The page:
Roadtrippin': Not your usual train trip
Board the Hurricane Train in Talkeetna, and you're already on track toward a once-in-a-lifetime adventure.
The decades-old rail route that curls through Alaska back country is one-of-a-kind in more ways than one: For those who are taking their first-ever ride, it's often the recreation, a temporary off-the-grid hideaway, or the views that attract them to the Hurricane Train.
But this isn't just any old train ride. It's also tradition, the last of America's flag stop trains on which anyone from anywhere can choose when and where the train makes its stops, whether for camping, a trail to a homestead or simply a grand view.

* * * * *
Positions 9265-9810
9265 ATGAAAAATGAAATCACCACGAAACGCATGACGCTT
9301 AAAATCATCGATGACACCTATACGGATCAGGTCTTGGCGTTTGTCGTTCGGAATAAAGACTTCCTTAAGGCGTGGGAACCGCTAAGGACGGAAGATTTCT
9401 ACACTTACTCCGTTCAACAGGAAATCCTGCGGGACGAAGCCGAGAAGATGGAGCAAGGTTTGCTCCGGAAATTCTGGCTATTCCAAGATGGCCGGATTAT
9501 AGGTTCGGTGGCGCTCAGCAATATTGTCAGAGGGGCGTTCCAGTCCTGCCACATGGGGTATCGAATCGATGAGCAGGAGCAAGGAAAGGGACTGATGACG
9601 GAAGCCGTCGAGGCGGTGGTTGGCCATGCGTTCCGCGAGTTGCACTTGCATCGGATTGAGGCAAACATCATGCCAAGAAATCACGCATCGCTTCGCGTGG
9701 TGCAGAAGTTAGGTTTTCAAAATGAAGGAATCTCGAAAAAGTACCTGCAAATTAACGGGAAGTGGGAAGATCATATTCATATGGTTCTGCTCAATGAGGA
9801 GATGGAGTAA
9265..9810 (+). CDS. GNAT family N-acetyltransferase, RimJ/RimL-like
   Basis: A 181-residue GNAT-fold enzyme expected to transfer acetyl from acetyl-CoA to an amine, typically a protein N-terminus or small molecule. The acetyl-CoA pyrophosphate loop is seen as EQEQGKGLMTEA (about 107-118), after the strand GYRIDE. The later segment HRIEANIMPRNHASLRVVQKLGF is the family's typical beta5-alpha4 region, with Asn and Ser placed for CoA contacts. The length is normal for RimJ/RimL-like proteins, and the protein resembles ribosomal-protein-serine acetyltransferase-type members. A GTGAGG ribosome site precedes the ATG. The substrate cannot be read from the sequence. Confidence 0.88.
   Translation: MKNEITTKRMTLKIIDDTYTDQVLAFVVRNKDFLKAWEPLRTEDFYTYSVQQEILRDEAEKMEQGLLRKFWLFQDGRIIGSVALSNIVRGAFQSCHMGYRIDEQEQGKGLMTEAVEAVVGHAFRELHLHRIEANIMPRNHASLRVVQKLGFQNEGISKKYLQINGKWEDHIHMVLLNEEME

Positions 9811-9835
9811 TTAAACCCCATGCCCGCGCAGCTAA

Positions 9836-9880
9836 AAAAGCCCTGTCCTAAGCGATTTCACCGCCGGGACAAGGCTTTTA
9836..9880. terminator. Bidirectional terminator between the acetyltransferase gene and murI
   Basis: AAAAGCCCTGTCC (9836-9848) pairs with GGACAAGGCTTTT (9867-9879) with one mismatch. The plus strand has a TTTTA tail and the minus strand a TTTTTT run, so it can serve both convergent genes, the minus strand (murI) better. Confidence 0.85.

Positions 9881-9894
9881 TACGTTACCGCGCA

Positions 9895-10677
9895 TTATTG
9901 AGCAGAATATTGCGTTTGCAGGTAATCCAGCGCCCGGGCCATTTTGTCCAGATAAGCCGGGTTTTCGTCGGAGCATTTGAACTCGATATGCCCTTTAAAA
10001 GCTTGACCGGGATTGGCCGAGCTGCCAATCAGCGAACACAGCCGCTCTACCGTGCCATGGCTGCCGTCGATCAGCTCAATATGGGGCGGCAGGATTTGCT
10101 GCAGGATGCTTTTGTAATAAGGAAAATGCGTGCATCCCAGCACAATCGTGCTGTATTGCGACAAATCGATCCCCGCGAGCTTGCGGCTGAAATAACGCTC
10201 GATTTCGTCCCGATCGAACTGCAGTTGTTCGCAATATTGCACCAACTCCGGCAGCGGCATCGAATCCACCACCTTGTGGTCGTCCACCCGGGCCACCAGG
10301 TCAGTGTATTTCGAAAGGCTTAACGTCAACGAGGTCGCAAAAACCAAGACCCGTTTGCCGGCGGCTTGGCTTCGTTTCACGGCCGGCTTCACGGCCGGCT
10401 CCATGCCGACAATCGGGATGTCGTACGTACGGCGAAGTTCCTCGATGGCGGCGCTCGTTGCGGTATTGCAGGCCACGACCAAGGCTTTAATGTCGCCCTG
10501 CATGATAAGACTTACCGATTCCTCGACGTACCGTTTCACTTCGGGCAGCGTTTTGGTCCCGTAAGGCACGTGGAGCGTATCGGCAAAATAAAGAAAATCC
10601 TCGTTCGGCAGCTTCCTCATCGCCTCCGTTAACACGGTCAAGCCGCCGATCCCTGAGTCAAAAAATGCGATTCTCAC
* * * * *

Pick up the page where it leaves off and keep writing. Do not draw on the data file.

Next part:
The regulars will tell you, too, that this is far more than just a scenic tour. The train itself and the way it operates is considered tradition by riders and operators young and old. And chugging through Alaska on a 55 mile route from Talkeetna to Hurricane, it can serve as the bridge to home or to the grandest of views, whichever you choose.
If you board the train this summer, it's bound to be packed with stories and legends. You'll meet conductor of 42 years Warren Redfearn, for whom the Hurricane Train is a way of life.
Redfearn will tell you the train is his passion - a labor of love by him and the Alaska Railroad, with the Hurricane Train often running at a financial loss.
Still, after all these years, he can be found punching tickets, telling stories and sharing his love for the Last Frontier from the train that stole his heart decades ago.
In a fast-paced world, sometimes the only way to keep up is to slow down. And if you stay on just long enough, to an open spot along the track or all the way to the end of the line, Redfearn guarantees a million dollar view every time.